On April 24, 2017, the film, The Promise, starring Christian Bale opened in theaters nationwide. The date is the anniversary of the beginning of the Armenian genocide that took place in Turkey in 1915. This chapter of history is fraught with controversy as the Turkish government refuses to acknowledge its role in what has been described as the first modern genocide.
The ethnic cleansing of the Armenians from Turkey is said to have inspired Adolf Hitler’s “final solution.” A research paper on this topic will reveal patterns of oppression that exist today.
Start your research here
One hundred years after the deportations and mass murder of Armenians, Greeks, Assyrians, and other peoples in the final years of the Ottoman Empire, the history of the Armenian genocide is a victim of historical distortion, state-sponsored falsification and deep divisions between Armenians and Turks.
With such controversy surrounding this topic, it’s important to base your research paper on valid sources. A good place to begin research on the Armenian genocide is at Questia where you can search for scholarly sources on thousands of topics.
An example of such a resource is the book, A Question of Genocide: Armenians and Turks at the End of the Ottoman Empire, by Ronald Grigor, Fatma Müge Göçek and Norman M. Naimark.
Working together for the first time, Turkish, Armenian and other scholars present here a compelling reconstruction of what happened and why.
“Nearly a century after its occurrence, the Armenian Genocide of 1915 remains one of the most painful episodes of mass killing in the history of the modern period. […] Like the indelible impressions of the victims of Auschwitz on modern consciousness, those of the Armenian genocide call out for remembering and for the historical understanding of a series of events that concluded with the elimination of the Armenian nation from its ancient homelands in Anatolia,” the authors said.
Before you see the film
In an April 21, 2017, article for Time.com, “The Real History to Know Before You See The Promise,” Olivia B. Waxman quoted Peter Balakian, a journalist who witnessed the unearthing of Armenian victim’s bodies in 2009.
“It’s a watershed event in the history of modernity,” says Balakian, “because it’s the first time that the nation-state uses technology, its advanced military communications, legislation and the nationalist ideology for the purpose of eradicating a targeted ethnic group in a certain period of time.”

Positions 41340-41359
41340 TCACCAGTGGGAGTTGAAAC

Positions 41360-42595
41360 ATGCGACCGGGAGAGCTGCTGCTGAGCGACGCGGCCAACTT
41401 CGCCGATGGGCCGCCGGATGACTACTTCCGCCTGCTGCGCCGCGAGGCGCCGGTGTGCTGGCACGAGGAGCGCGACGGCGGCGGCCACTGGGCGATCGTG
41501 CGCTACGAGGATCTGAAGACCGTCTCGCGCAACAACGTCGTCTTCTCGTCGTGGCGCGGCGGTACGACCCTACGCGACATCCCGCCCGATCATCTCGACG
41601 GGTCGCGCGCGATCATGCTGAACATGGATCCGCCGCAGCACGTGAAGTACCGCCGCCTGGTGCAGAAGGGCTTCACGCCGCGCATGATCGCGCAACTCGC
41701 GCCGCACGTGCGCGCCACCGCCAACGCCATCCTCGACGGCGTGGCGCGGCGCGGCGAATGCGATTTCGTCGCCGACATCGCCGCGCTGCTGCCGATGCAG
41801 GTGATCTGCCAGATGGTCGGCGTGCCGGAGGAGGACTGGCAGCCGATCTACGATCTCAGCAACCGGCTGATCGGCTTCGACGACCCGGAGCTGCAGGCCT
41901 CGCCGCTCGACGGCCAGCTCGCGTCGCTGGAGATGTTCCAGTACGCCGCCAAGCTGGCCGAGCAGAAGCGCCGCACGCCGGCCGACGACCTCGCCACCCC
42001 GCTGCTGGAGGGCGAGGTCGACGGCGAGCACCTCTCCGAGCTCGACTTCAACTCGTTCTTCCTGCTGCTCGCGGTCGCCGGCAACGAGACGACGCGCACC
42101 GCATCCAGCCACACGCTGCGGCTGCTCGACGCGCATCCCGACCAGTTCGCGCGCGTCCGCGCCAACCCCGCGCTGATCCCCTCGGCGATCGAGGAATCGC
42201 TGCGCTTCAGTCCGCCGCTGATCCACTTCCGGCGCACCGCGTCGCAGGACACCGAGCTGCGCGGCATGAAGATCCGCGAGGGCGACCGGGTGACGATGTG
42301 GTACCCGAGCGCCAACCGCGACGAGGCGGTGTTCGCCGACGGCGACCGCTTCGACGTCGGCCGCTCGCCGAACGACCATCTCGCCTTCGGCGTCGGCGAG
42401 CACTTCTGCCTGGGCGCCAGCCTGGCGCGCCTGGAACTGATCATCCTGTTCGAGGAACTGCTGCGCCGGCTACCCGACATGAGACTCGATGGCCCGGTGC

The more you know
The film’s star, Christian Bale didn’t know anything about the Armenian genocide before he took on the role. In an interview with Steve ‘Frosty’ Weintraub for Collider.com, Bale described his feelings upon learning the history.
“Since this film has been made, the very critical awareness we’ve had of just how important good journalism is and we continue to have that debate, it’s existed forever but it’s become very obvious in America now,” Bale said.
He added that all of the proceeds earned by the director and producers of the film will be donated to the Enough Project which aims to hold people accountable for genocide.
Facing history on Armenian genocide
The significance of the Armenian genocide to history is in how other nations reacted to it. Turkey, which carried out the ethnic cleansing, continues to claim that the thousands of deaths were due to the ravages of World War I and not to a systematic campaign of extermination.
At the time, President Woodrow Wilson declined to intervene because the Turks had not violated the rights of Americans. And, even today, no sitting U.S. President has described this murder of thousands as a “genocide.” One can speculate that the lack of criticism could be related to Turkey’s strategic location and the role it now plays in supporting the U.S. in the Middle East.
When reviewing this chapter of history, it’s easy to draw connections with the situation in Syria today. What should the U.S. response be when tens of thousands of people are seeking sanctuary because of the ethnic cleansing that is taking place under the guise of a civil war?
Learn more about critical events in history at Questia.
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